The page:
Archdaily X LOA#3

“We Want to Build Our Own Utopia”: In Conversation with Dimitri Shapakidze of Laboratory of Architecture #3

The interview is made my Archdaily.com

Founded in 2006, by three partners – Dimitri Shapakidze, Irakli Abashidze, and Otar Nemsadze in TbilisiGeorgiaLaboratory of Architecture #3 is known for such enigmatic projects as the Grove Design Hotel (2017), Mediatheque (2017), both in Tbilisi, and Visitor Center for Architectural Miniatures Park (2016) in Shekvetili, Georgia. Nemsadze left the partnership in 2011, to pursue his studies in the Netherlands to advance his independent career. In 2018, he co-founded Tbilisi Architecture Biannual and is currently undertaking his PhD at Tbilisi State University. The practice attracted attention from the very beginning. The partners’ first project was a private villa for a local entrepreneur and their hotel on Leselidze Street in Tbilisi was a result of a competition that they won in their inaugural year. After just six years since its inception, Laboratory of Architecture #3 was named the 2012 Best Architect of the year in Georgia. The current two partners, Shapakidze (b. 1983, Tbilisi) and Abashidze (b. 1984, Tbilisi) know each other since their childhood. They were neighbors and then studied at the Georgian Technical University in Tbilisi one year apart. They both worked for local architects while studying at the university and started their office right after graduation. The following interview with Dimitri Shapakidze took place over lunch at the Grove Design Hotel.

Vladimir Belogolovsky: Could you talk about the intentions of your architecture?

Dimitri Shapakidze: To us, it is all about synthesis. What we enjoy most is bringing many different ideas and things together. We often deal with opposites, whether in terms of material qualities or forms that strangely fit and yet, attract. It is that resistance, the spark, so to speak, that bonds and fuses things almost in a welding-like process. It is that kind of tension that we are after. We like using opposites, contrasts, and counterforces to achieve something spontaneous and radical. There are two ways to pursue projects – you either see the final result from the outset and you proceed toward realization right away, or you don’t know what you are going to end up with and you start by asking all kinds of questions. For us, it is always the later. We want to discover things. We are curious. We are enjoying the process and that’s why it is the synthesis that’s important to us. That’s the reason why we refer to ourselves as a laboratory. We are experimenting with elements, coming up with different chemical reactions. Maybe things will blow up in our hands and we burn ourselves! Perhaps, there is a big risk to fail, but we want to try to see what we can do, anyway. What we want is to discover something new. 

As we are working our way forward, we look around and we are competing against many talented architects of our generation here in Tbilisi. Many of us play with elements – be it symbols of culture, history, politics, and so on. Many of these projects are attractive and cozy. Yet, we also see that some of these architects are working with things that are already proven and well known. They have become very comfortable with what they do and even know what is expected of them. We are not attracted to that. We want to reinvent things. We want to try things that we ourselves are not quite sure whether they are good or not. There are so many ideas. How will they be judged? Our way is this – let’s find out!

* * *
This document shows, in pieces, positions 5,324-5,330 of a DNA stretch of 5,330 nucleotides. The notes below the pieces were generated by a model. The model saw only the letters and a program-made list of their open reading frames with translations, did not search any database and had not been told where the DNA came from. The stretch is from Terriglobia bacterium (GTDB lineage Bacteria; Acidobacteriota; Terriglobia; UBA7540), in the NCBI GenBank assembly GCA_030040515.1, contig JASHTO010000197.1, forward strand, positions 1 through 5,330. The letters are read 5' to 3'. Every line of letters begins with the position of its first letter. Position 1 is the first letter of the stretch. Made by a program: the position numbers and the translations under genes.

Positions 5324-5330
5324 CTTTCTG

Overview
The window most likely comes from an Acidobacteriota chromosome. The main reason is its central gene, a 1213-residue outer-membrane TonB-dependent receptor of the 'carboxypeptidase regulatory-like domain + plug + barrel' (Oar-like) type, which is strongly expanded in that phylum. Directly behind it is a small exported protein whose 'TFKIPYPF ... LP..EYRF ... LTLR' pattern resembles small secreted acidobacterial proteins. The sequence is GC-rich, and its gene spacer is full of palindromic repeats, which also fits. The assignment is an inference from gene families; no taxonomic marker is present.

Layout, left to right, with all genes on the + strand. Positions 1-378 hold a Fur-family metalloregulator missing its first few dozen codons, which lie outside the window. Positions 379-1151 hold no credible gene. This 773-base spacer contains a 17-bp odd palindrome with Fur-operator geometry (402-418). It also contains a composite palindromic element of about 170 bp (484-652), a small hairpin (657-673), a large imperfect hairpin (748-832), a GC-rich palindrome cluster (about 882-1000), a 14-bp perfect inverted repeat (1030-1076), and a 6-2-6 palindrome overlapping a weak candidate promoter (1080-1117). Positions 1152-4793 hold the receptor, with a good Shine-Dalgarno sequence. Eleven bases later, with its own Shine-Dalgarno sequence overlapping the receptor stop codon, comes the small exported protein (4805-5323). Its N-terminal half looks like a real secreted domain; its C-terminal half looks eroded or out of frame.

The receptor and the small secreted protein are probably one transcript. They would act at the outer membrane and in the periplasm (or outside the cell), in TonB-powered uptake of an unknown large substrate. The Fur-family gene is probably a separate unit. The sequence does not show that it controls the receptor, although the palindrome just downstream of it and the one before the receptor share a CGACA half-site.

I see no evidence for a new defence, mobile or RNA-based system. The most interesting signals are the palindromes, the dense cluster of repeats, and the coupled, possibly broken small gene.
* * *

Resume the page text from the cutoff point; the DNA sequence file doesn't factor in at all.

VB: You just used the word Synthesis. What other words would you use to describe your work or the kind of architecture you would like to achieve?

DS: Passion for design. For example, we love Archigram and its Plug-In City project. We collect design objects, especially of electronic nature and all kinds of gadgets, appliances, and devices. We see them as small-scale architecture. We learn from these examples – a shaving machine, a steam engine, and so on. We use these gizmos for our inspiration because we see architecture in everything. It is our passion. I think our generation is one of the last generations that is still able to create complete buildings from scratch. In the future architects will mostly add to what’s already there and will do projects collectively using the latest software and AI. There seems to be a decline in the importance of authorship. Another word and notion that’s important to us is ambiguity. We like questioning whether something is inside or outside, historical or brand new, soft or hard, and so on. 

VB: You want to discover your own architecture, right? 

DS: Yes, we do. We want to be free in our choices and we don’t want to depend on what we have done before. We want to reinvent traditions and expectations. We like to collide different forms, mutate them, in a way. We like things that are happening simultaneously. That’s the future. Our hands will be free, and our geometry will be free. This freedom is important. The freedom is in the fact that we don’t have to do things in certain ways. You don’t have to choose one or the other, it can be both. We like collages and colliding with other buildings. We don’t like buildings that are like islands.